Christo – Five Urban Projects Portfolio
Dimensions: 40 x 30″ var. group / 14.25 x 11.25″ framed
Medium: lithographs with collage and hand work
This work resides in the permanent collection of the Museum of Modern Art in New York.
Christo Vladimirov Javacheff (1935–2020) and Jeanne-Claude Denat de Guillebon (1935–2009), known as Christo and Jeanne-Claude, were artists noted for their large-scale, site-specific environmental installations, often large landmarks and landscape elements wrapped in fabric, including the Wrapped Reichstag, The Pont Neuf Wrapped, Running Fence in California, and The Gates in New York City’s Central Park.
This suite of Christo works is comprised of five three dimensional works on paper:
1 Wrapped Trees, Project for the Avenue
des Champs-Elysées, Paris
2 Mein Kölner Dom, Wrapped,
Project for Cologne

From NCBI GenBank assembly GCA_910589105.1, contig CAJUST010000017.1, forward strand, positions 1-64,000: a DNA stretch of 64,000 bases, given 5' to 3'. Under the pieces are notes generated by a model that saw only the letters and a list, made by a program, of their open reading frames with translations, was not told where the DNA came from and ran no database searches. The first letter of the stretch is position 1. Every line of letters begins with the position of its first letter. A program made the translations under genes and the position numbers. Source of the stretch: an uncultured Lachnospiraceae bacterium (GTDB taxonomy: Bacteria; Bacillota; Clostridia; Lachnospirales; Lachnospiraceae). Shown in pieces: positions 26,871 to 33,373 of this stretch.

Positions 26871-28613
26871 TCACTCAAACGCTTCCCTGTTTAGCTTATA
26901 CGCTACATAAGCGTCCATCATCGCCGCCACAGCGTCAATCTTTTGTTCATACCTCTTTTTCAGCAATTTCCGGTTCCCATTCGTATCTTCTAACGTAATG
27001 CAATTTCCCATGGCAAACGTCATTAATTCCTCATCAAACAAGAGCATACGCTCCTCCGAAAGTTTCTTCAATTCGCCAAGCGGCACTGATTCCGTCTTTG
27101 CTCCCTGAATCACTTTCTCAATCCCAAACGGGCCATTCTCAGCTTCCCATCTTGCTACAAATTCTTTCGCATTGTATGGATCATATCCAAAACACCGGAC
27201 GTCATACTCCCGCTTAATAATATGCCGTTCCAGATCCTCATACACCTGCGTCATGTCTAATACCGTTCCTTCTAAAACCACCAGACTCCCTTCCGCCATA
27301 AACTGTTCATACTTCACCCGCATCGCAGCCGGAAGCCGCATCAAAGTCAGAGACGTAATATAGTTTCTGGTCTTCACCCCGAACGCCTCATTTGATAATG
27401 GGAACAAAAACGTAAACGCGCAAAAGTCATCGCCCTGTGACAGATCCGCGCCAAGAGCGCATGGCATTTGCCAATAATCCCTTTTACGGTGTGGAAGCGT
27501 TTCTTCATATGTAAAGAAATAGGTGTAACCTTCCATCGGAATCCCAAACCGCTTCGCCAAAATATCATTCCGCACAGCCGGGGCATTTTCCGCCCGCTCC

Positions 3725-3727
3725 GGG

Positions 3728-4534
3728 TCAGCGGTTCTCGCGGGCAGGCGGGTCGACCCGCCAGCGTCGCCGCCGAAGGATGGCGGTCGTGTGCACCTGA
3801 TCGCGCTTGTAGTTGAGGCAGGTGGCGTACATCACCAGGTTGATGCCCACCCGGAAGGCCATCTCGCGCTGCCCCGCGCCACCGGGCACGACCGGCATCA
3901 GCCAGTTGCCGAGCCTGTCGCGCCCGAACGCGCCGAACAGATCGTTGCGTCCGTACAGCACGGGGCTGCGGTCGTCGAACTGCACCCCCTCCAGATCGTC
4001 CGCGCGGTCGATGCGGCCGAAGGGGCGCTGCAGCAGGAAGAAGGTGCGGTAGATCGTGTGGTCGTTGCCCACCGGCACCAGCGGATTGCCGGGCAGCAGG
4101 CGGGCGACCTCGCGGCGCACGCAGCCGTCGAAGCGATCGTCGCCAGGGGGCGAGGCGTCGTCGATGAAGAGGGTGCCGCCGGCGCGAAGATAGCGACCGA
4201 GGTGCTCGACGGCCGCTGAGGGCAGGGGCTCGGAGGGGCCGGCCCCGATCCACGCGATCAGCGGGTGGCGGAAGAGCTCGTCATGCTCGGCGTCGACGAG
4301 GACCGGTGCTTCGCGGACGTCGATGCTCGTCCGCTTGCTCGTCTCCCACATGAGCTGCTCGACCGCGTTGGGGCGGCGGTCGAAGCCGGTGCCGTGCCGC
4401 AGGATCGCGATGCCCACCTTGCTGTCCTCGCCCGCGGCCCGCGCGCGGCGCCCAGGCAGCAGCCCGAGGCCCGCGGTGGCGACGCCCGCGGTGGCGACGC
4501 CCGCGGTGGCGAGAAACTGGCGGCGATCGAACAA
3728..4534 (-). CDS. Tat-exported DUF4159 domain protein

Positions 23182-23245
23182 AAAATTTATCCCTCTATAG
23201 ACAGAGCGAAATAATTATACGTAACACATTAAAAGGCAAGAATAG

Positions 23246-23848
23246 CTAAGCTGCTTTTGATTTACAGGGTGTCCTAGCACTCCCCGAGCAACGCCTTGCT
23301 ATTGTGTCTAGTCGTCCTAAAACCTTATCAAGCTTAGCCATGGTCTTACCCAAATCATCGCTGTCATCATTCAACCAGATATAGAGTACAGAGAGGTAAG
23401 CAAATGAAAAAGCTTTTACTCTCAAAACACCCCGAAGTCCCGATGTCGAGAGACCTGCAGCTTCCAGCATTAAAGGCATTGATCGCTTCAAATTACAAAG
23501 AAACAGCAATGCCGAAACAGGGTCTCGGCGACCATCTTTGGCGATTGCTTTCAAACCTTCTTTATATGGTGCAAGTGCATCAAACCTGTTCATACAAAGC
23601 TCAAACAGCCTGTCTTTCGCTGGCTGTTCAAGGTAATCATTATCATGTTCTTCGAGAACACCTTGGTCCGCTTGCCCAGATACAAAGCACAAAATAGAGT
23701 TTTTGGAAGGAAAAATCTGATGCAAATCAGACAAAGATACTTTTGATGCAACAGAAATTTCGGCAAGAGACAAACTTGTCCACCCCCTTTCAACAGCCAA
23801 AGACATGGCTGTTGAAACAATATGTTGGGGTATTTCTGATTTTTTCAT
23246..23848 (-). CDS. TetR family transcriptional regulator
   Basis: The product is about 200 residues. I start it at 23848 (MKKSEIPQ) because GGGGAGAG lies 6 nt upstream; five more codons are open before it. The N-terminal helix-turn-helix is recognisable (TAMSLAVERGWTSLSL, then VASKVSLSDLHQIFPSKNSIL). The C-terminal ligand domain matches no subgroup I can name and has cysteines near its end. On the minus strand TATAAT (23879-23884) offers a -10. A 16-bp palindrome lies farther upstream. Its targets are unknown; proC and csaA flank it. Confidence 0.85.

3 Lower Manhattan Wrapped Building,
Project for New York
4 Curtains for La Rotonda,
Project for Milan
5 Ponte S. Angelo, Wrapped, Project
This complete set of five prints is comprised of photographs with collotype and screenprint, four with collage in various materials, some with felt marker or pencil additions, mounted to Arches paper.
Born on the same day in Bulgaria and Morocco, respectively, the pair met and married in Paris in the late 1950s. Originally working under Christo’s name, they later credited their installations to both “Christo and Jeanne-Claude”. Until his own death in 2020, Christo continued to plan and execute projects after Jeanne-Claude’s death in 2009.
Their work was typically large, visually impressive, and controversial, often taking years and sometimes decades of careful preparation – including technical solutions, political negotiation, permitting and environmental approval, hearings and public persuasion. The pair refused grants, scholarships, donations or public money, instead financing the work via the sale of their own artwork.
Christo and Jeanne-Claude described the myriad elements that brought the projects to fruition as integral to the artwork itself, and said their projects contained no deeper meaning than their immediate aesthetic impact; their purpose being simply for joy, beauty, and new ways of seeing the familiar.